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Salt Warning Freeze, Montmartre's Last Day, and More Intel

Chumley's old archway returns to the space, plus more restaurant news and gossip from around NYC.

The bar at Quality Italian in Midtown
The bar at Quality Italian in Midtown
Daniel Krieger

Chain restaurants hawking sodium-rich food will not be fined $200 if they fail to comply with the city's new salt warning regulations, at least for the time being. The new fines were slated to take effect today, but yesterday a judge in the Appellate Division, First Department put a hold on this regulation. A full panel of judges will make the final decision on the salt warnings in the coming weeks. These warnings apply to a third of New York City restaurants — all the big chains.

— Gabe Stulman's Chelsea bistro Montmartre will close for good after service on Sunday, March 6. Back in December, the restaurateur told Eater: "We've got fans and people that love our restaurant — I meet people who say that Montmartre is their favorite — but the reality is that the number of people that are in that group is not enough, and it sucks." In a letter to guests, Stulman thanks his team and Montmartre's customers. He also notes: "We're working with the current team to find them roles within our restaurant family, so you'll see many of those friendly faces popping up at our other spots."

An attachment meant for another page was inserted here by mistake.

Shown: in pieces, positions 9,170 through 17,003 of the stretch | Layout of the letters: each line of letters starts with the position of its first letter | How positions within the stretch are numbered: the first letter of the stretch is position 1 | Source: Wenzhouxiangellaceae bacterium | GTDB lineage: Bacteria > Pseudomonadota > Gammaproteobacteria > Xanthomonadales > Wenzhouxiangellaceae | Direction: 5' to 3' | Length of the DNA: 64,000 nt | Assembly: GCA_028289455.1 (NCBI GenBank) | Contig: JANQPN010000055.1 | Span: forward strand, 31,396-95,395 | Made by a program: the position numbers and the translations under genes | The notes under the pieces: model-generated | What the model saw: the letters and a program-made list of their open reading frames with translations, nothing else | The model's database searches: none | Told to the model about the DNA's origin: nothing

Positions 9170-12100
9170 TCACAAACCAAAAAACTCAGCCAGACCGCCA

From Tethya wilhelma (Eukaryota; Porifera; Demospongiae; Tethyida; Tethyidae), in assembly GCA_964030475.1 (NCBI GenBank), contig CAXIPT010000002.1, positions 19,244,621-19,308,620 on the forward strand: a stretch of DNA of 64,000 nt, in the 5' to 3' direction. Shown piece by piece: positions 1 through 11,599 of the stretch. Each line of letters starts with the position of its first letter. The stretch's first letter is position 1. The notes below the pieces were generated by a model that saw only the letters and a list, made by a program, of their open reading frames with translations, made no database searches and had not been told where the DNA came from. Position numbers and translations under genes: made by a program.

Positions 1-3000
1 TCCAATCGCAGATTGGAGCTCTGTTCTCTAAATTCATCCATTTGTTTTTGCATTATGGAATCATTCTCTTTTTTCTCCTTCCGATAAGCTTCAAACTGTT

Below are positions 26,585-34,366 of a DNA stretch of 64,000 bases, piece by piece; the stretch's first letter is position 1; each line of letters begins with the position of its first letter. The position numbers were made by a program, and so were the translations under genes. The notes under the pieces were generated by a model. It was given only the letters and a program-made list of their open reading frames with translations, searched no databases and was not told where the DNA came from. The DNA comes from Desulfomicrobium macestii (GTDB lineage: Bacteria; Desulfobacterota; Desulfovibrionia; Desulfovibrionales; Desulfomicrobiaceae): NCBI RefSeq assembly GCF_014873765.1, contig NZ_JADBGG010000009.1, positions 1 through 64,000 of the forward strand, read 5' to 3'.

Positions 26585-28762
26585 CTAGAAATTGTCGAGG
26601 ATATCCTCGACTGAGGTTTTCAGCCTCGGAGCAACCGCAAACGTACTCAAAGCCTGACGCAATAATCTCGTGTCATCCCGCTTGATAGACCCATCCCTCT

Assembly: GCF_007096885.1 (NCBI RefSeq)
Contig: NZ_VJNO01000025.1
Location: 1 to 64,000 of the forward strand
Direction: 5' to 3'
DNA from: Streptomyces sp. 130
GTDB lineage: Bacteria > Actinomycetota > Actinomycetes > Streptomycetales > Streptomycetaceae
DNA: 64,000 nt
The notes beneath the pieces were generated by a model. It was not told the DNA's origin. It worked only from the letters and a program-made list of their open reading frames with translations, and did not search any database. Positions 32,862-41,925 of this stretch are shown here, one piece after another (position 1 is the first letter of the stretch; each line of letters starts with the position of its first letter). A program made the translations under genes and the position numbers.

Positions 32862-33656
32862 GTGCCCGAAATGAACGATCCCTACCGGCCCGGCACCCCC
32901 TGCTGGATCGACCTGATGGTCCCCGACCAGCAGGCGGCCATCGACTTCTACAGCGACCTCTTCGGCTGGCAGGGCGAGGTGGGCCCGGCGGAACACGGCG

A decorative arch that hung above the bar at Chumley's was moved into the new version of the tavern this week. The large wooden arch was salvaged by a neighbor who tells DNAinfo: "The framework had been put up, and I was called and I know where it was....So I went and got it." Sushi Nakazawa's Alessandro Borgognone is reopening the bar along with one of the original owners, Jim Miller.

LA's first Shake Shack is slated to open in about two weeks.

Sietsema-approved West Village Syrian restaurant Mirage Kitchen is no longer in business:

[Robert Sietsema]

Bottle whisperer Eric Asimov shares his tips on how to pick a local wine store. One important factor: "No shop will always be able to get you the specific bottle you want, especially with small producers and various government regulations, which give every state its own peculiarities. But good merchants should always be ready to offer something similar."

Fairway is currently $297 million in debt, and its stock is valued at around 30 cents per share. Grub Street tracks its downward spiral, from over-expansion to an IPO that a former executive says was "way too soon."

— Max and Eli Sussman will be serving dishes from their Berg'n stall Ed & Bev's at Humboldt & Jackson this month during lunch, Monday through Friday. The midday menu includes Coney dogs, a tuna melt, cheeseburgers, a Greek salad, and eggs with corned beef hash. The brothers will also be cooking a few pop-up dinners at the Williamsburg restaurant with dishes from their Mediterranean concept Samesa. The first meal is next Monday, and dishes will be offered a la carte.

— And finally, here's how to make doughnuts like the masters at Dough:

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